There’s some work to do on that, too.
So we’re up to talking about inspiration. Right.
Inspiration is tricky. I do find certain people inspiring, but not in expected ways. Here are a few examples:
Somebody who used to be a friend would get on my case whenever I complained about how something related to disability was hard. “Other people have that too,” she would say, whether it was mishearing something, confusion, exhaustion. “You’re not special.” And she’d tell me to stop setting myself apart from other people. These days when anybody starts doing that, I ask them how they handle it when they’re left in the building during a fire alarm because they didn’t hear it, or how they deal with cafes where the waitstaff mock the stupid person who never came to the counter get their order when their name was called and just let it sit there getting cold.
Once, when I needed to be at Mayo for some follow-ups after a hospitalization, a friend offered to drive me there and get me from place to place. Their offer was much appreciated, because I was having some pretty bad bouts of depression around everything else, and getting me there was a great boon, even bigger than usual.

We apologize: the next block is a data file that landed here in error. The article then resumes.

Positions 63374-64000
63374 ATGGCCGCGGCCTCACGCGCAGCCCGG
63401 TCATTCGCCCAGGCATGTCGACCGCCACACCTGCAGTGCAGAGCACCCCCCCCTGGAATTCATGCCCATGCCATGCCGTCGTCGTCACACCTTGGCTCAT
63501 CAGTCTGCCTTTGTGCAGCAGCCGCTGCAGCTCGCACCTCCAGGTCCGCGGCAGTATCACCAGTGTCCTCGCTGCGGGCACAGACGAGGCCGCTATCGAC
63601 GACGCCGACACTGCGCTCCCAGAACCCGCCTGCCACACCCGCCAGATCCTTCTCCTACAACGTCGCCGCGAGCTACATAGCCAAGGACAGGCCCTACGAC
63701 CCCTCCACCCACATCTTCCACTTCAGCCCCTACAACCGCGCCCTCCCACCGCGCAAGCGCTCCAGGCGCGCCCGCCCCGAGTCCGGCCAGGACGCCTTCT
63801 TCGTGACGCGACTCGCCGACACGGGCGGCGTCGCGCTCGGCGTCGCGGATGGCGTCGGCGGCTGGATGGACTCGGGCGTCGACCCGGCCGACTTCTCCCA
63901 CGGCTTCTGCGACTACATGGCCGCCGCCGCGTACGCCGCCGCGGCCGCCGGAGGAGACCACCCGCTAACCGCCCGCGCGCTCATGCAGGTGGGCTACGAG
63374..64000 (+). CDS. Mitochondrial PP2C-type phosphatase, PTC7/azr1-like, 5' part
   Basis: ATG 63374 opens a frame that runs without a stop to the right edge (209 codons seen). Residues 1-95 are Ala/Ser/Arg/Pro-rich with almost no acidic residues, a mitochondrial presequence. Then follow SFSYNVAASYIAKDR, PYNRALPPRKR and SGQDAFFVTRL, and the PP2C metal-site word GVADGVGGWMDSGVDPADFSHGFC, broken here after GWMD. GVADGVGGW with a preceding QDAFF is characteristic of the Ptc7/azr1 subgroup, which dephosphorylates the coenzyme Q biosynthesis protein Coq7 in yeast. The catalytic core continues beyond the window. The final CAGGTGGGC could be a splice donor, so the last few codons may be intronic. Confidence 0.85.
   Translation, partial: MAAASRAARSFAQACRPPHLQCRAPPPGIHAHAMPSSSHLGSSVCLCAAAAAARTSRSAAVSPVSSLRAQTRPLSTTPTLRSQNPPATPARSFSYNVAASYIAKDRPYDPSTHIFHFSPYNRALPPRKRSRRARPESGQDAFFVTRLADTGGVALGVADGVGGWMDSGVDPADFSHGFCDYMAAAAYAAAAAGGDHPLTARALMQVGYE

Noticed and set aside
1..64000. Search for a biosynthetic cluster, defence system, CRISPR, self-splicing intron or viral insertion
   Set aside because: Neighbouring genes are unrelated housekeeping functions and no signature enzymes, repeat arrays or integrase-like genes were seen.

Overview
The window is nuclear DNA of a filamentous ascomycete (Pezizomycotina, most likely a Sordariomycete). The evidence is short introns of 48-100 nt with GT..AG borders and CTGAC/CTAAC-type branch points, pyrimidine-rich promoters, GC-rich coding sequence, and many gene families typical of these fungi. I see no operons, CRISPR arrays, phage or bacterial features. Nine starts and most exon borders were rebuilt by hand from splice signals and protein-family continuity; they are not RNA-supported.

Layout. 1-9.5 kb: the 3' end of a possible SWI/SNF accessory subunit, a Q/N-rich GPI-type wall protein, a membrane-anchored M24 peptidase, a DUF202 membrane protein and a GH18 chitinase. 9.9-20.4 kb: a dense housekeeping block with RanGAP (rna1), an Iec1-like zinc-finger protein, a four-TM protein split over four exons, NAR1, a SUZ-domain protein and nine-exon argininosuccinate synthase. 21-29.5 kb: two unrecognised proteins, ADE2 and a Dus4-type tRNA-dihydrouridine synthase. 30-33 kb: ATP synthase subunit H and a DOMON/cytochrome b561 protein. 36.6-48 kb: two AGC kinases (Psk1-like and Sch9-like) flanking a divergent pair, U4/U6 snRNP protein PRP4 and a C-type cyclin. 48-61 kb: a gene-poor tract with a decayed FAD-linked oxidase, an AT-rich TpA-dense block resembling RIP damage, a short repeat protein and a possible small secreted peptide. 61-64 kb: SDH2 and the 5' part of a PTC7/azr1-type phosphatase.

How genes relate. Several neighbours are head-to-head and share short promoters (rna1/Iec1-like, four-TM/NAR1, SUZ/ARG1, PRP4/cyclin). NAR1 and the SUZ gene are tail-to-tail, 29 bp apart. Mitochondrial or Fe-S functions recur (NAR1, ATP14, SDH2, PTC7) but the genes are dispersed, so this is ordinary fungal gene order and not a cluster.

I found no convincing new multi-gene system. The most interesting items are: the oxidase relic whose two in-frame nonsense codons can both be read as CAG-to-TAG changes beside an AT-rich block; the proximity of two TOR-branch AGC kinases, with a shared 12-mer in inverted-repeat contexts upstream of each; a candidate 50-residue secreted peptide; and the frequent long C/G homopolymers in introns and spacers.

The friend is a good person but they have a habit of making offhand remarks that if they ever lose mental capacity, their life would not be worth living and they would kill themselves. (Can I tell you how tired I am of telling myself “so-and-so is a good person but…?”)
I have lost certain capacity in some areas. I had a stroke. Mostly I came back just fine, but there are a few things that changed: I cry more easily, I forget names more easily, there are certain words I lose. And some of my other chronic illnesses affect how quickly and easily I can do math in my head, et cetera.
The point is, I used to have greater capacities, I have lost some of that, I know it, and I know that the losing is probably not over, what with one thing and another. So I wanted to ask her not to make her usual comments, seeing as how dealing with hospital follow-up plus depression plus reasons for hospital follow-up plus other stress would put me in a place particularly vulnerable to “If I were diminished, I’d kill myself.” So I asked that she not say anything like that, please, while she was with me.